Saturday, August 15, 2009

Day to Day Success in Teaching

Remember that as a teacher you’re in it for the long run whether it’s the class, the school year or your career. This is a dangerous profession in that you can set yourself up for burn-out or simply hating what you do. Depression or feelings of impotence can insinuate their way into your spirit if you don't guard against them.

Let’s say you have a class where you start off okay, then things start to drift. Students may seem to lose motivation, you have some discipline problems or just a sense that strong progress has halted in your classroom. You begin to feel like you just want to get through that class every day and you’re not happy to see them.

To deal with these situations you must reinvigorate yourself every morning and not think of the big picture. Just think about TODAY. How am I going to make today a great day? Given everything else that’s gone on, my failures, their failures, what can I do today to make this class work? How do I have to change? If you go into class each morning and work with the focus on that one class or student immediately in front of you, rather than get overwhelmed by the work load, the apathy, the long term goals, or the long term trajectory of a student, you will see you can turn the tide in a class.

There will always be students who come in with negative attitudes who don’t want to learn. As a teacher, you have to win them over. Convince them not only with your arguments and reason, but with your pure exuberance and belief in yourself, subject and life. The cockeyed optimist is the successful teacher at any level. You have to believe in the face of cynicism, class after class, year after year, student after student and day by day.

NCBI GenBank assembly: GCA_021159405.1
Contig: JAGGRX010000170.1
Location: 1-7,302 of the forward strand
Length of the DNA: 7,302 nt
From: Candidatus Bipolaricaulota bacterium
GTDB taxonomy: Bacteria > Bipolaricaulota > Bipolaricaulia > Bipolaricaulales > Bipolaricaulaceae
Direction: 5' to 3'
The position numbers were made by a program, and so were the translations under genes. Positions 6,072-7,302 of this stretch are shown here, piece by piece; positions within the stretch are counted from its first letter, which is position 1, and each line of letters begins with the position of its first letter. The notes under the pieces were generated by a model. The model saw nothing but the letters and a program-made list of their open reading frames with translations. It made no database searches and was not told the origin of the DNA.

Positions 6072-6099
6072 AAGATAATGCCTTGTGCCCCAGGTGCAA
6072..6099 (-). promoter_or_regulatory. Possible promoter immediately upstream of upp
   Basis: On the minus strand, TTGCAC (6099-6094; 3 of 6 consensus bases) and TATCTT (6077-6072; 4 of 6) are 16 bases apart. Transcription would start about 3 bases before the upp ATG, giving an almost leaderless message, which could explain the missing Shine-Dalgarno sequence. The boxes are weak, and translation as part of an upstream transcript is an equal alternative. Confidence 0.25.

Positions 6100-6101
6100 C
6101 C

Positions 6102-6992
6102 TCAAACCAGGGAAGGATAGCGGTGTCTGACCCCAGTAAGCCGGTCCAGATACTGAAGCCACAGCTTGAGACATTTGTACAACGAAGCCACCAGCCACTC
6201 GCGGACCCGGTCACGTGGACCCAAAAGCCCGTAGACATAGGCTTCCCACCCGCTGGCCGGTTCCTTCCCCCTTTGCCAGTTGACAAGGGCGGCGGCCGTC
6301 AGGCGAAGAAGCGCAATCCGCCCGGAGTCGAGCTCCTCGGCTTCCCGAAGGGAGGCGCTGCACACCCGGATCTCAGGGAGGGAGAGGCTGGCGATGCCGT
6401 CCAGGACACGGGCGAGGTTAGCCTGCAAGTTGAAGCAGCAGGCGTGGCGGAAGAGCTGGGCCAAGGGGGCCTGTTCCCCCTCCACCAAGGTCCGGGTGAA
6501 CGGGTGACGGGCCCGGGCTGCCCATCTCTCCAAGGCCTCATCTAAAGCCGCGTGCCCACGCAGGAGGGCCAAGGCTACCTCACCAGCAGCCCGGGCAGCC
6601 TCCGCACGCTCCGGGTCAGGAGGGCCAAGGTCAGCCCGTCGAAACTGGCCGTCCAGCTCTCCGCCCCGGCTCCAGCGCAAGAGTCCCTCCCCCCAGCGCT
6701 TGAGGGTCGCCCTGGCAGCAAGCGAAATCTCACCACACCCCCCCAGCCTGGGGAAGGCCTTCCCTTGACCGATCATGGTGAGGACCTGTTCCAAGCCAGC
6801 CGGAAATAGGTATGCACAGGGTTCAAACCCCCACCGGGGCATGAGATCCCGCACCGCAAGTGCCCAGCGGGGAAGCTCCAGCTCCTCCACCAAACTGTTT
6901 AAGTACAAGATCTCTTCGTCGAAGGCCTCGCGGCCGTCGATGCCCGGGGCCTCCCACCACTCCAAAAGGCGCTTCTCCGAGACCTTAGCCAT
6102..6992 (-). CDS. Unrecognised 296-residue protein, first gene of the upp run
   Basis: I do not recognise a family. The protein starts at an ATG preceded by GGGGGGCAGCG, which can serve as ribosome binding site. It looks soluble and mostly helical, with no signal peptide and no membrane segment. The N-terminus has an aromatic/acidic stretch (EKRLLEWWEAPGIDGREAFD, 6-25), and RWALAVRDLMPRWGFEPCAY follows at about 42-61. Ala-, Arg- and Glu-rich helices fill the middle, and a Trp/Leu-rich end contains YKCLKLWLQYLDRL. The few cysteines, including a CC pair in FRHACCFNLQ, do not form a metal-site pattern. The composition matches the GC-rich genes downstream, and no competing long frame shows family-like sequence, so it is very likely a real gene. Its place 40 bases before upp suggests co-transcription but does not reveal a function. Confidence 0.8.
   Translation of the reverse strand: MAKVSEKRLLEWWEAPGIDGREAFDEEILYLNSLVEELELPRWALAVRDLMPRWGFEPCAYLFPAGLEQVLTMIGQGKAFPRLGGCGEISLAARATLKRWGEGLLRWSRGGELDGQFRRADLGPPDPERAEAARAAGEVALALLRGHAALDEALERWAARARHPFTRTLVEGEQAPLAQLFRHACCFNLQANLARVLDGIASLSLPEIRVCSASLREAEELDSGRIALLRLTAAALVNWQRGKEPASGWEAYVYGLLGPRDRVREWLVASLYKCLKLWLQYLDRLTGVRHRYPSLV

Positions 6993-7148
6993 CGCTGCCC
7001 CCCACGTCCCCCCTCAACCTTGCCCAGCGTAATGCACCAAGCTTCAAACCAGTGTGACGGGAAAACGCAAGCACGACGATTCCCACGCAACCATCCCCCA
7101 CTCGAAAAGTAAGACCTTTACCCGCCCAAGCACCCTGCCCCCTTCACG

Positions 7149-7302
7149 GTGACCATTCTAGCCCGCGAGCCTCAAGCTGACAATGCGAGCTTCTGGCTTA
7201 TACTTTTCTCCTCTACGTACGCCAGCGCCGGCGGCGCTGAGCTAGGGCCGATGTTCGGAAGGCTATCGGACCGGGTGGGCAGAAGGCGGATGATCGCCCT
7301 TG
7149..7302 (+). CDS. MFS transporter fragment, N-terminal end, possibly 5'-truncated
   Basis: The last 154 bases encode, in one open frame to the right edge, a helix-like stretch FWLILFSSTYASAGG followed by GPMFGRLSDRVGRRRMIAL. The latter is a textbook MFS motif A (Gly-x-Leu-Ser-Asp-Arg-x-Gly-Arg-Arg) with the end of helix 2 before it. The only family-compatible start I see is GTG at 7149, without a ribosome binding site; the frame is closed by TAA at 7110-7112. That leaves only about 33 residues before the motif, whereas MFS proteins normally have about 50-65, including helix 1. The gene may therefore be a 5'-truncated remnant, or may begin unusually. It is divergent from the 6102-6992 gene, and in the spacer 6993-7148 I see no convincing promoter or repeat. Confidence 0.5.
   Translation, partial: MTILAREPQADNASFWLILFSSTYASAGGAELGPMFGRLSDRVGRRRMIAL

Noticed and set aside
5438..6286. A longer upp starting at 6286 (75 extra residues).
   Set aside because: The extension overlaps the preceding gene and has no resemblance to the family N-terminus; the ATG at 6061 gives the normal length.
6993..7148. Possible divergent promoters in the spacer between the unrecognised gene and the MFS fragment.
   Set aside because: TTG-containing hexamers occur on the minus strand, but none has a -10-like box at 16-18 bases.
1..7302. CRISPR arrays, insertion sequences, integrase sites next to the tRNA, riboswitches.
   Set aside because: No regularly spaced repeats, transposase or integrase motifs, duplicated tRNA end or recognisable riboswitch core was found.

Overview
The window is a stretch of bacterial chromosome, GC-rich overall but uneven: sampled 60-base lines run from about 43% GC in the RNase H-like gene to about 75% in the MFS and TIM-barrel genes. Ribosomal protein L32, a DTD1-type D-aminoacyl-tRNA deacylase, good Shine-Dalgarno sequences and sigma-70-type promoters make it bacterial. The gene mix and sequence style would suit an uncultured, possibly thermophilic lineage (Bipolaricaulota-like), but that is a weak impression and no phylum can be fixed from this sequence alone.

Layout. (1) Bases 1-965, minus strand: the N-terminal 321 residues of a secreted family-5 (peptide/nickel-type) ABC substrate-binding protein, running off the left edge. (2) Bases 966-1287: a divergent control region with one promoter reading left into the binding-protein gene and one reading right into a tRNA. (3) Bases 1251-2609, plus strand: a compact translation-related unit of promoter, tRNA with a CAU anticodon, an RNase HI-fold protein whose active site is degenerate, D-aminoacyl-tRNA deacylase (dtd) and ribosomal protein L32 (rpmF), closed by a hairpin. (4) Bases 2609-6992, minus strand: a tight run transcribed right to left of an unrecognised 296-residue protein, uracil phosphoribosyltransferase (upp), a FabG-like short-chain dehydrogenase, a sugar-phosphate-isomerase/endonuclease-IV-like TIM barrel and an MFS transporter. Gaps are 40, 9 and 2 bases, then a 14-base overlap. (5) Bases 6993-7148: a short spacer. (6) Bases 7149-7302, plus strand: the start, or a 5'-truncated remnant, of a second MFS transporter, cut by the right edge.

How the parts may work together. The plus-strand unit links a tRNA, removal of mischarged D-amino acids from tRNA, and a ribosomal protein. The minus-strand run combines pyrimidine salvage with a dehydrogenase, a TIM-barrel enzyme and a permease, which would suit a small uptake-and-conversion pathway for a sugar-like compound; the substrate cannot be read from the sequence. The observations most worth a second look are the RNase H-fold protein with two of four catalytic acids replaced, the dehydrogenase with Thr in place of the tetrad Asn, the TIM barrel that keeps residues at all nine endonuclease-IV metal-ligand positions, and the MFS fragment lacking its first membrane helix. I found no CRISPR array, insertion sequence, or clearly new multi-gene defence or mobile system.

If you can’t generate that enthusiasm within yourself and students perhaps it is a sign this profession isn’t for you. It’s simply tough being a cynical person, and then going in to confront the cynicism of your students. You have to be an optimist to teach well (See The Passionate Teacher on the bookshelf at the bottom of the page).

Another piece of thriving day to day is avoiding burn-out. There’s an enormous amount of work to do outside of the classroom just to stay afloat, even if you do control what you’re grading. You have bureaucratic work, collaboration, meetings with students and parents, e-mails, etc. Set schedules so you can create a rhythm for yourself.

For example, Mondays and Tuesdays might be days where you grade and organize student work. Wednesdays and Thursdays you have a set time for some exercise after school or doing something that recharges you. I would recommend that you do these recharging activities before you go home to avoid collapsing into exhaustion when you get there.

Stick to your schedule. People will ask you to meet about this or that, but you can’t let your physical and mental health consistently rank second if you are going to survive for the long term. These are not luxury goods. They are essential. We have a responsibility to model physical and emotional health to our students.

You could be the most intelligent, intellectual person in the world, but if you’re unhealthy, you are sending the wrong message to your students about what it means to be an adult. They will sense your lack of health and want to check-out of the world and model of adult life you are offering, which makes them much less likely to learn from you. Take care of yourself!


  1. I completely agree that the best way to improve your teaching is to focus on what you are doing RIGHT NOW. Live in the moment and be fully present.

  2. Yes, it's kind of like playing sports and focusing 100% on the ball, and shutting out everything else. Thanks for the comment.